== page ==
Victoria and Abdul

While royal watchers and history buffs could nitpick about embellishments and fabrications, Victoria and Abdul proves that such scrutiny isn’t necessary.

This lighthearted period drama represents the latest behind-the-scenes glimpse at a British monarch from director Stephen Frears (The Queen), and what it lacks in meaningful insight, it compensates with charm.

The story chronicles the final years of the six-decade reign of Queen Victoria (Judi Dench), during which she becomes bored with her routine as her health gradually declines. Her titles at the time included Empress of India, which leads to the presentation of a gift by two young Indian clerks during the annual Queen’s Jubilee.

One of them is Abdul (Ali Fazal), who inadvertently catches the queen’s eye and later gains favor with her initially because she wants to learn more about his country, But he eventually becomes Victoria’s closest confidant. That doesn’t sit well with those around her, including her private secretary (Tim Pigott-Smith) and her eldest son Edward (Eddie Izzard), who also is heir to the throne.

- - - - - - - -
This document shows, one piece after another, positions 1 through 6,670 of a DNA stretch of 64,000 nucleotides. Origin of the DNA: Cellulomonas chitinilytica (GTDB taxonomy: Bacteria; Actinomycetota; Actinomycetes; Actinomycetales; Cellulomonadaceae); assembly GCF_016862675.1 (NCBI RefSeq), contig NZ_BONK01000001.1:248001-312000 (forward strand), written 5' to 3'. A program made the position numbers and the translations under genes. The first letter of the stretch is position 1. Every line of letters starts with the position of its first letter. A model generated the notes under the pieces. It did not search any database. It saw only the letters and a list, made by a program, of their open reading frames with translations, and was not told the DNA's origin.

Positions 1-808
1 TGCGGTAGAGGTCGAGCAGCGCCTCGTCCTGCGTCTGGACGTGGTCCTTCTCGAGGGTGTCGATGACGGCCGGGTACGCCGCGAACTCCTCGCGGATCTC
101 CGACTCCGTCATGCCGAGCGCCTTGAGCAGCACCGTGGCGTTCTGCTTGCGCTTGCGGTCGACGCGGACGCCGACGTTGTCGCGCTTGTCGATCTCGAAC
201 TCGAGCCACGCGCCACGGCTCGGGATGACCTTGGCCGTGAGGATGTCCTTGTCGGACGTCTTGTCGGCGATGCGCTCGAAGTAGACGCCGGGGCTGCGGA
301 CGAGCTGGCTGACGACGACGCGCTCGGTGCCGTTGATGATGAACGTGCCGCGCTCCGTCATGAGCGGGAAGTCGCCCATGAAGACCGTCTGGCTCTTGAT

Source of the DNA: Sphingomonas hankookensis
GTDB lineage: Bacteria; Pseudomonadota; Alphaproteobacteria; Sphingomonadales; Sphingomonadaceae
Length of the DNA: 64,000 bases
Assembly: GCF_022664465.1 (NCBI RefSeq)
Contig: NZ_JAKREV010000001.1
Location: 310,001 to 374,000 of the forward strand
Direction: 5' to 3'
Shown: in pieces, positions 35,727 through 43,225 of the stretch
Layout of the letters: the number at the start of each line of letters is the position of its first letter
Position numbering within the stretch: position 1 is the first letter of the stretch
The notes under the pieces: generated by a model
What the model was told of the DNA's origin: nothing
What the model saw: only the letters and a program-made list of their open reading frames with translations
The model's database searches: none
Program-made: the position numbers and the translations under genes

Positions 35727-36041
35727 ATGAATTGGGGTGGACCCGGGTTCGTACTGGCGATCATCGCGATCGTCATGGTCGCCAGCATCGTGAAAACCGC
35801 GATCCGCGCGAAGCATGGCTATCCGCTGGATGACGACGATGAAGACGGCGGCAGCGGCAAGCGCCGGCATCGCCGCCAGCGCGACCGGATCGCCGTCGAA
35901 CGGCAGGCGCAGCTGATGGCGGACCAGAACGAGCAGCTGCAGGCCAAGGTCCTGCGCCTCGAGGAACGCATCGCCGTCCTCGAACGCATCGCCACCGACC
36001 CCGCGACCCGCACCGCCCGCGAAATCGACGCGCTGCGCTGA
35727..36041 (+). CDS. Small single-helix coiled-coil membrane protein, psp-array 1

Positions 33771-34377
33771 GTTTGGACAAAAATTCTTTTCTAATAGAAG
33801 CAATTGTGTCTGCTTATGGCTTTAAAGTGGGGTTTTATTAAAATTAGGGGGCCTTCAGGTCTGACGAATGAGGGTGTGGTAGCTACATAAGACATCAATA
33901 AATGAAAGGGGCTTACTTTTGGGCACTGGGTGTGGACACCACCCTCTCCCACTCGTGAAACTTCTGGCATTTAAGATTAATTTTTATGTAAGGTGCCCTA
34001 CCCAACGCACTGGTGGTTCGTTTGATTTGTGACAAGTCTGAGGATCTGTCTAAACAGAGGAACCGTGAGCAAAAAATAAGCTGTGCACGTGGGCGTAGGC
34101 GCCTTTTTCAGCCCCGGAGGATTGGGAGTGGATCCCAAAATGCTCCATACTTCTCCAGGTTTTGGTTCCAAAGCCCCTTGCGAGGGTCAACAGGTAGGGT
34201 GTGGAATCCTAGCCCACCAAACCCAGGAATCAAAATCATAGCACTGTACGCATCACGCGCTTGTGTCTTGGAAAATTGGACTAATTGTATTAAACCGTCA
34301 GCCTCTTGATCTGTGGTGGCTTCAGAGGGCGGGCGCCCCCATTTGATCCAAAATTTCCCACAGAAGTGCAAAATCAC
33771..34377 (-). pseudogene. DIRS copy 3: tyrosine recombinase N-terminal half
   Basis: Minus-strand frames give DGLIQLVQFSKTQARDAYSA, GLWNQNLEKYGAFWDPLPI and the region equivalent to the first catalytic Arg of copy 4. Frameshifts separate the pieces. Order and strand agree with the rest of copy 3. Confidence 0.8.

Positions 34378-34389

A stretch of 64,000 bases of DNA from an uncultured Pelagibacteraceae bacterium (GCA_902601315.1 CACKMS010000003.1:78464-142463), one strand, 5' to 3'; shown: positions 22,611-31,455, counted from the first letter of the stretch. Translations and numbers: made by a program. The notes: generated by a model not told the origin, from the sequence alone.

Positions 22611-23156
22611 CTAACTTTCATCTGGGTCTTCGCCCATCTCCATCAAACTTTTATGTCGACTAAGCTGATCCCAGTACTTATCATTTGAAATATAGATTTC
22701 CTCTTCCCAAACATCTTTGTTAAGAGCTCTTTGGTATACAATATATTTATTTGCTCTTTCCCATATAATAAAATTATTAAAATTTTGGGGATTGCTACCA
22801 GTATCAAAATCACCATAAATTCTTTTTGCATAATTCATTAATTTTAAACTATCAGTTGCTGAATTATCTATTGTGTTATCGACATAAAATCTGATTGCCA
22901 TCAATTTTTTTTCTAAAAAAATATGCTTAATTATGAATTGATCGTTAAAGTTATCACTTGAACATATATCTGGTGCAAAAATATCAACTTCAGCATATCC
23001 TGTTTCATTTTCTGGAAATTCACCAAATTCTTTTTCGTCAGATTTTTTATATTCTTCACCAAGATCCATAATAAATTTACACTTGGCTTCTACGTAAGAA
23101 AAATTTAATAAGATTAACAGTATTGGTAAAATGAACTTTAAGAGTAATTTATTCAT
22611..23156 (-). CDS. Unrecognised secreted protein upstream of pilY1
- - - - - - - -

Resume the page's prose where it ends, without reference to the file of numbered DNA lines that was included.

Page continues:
The film marks the second time playing Victoria for Dench, who portrayed a younger version two decades ago in Mrs. Brown — to which this film bears some thematic similarities. She later won an Oscar as Queen Elizabeth in Shakespeare in Love.

Not only does that familiarity reap benefits here, but it adds a layer of amusement when she pokes fun at stuffy aristocratic traditions, such as doting handlers and endless layers of pomp and circumstance regarding Victoria’s every word and deed.

Although it provides some scattered big laughs, the screenplay by Lee Hall (Billy Elliot) could use some broader historical context and deeper development of the sketchy supporting characters, whose over-the-top snobbery and mean-spirited dismissal of the outsiders is only amusing for so long.

There’s a hint of contemporary relevance in the film’s message of friendships spanning generations and cultures, and in attempts at inclusion circumventing customs through orders coming from the queen herself. Fazal, a Bollywood actor who had a small role in Furious 7, generates an endearing chemistry alongside the legendary Dench.

Even if Victoria and Abdul feels like a missed opportunity at times, the film is handsomely mounted and spotlights an intriguing historical footnote with flair.


Rated PG-13, 111 minutes.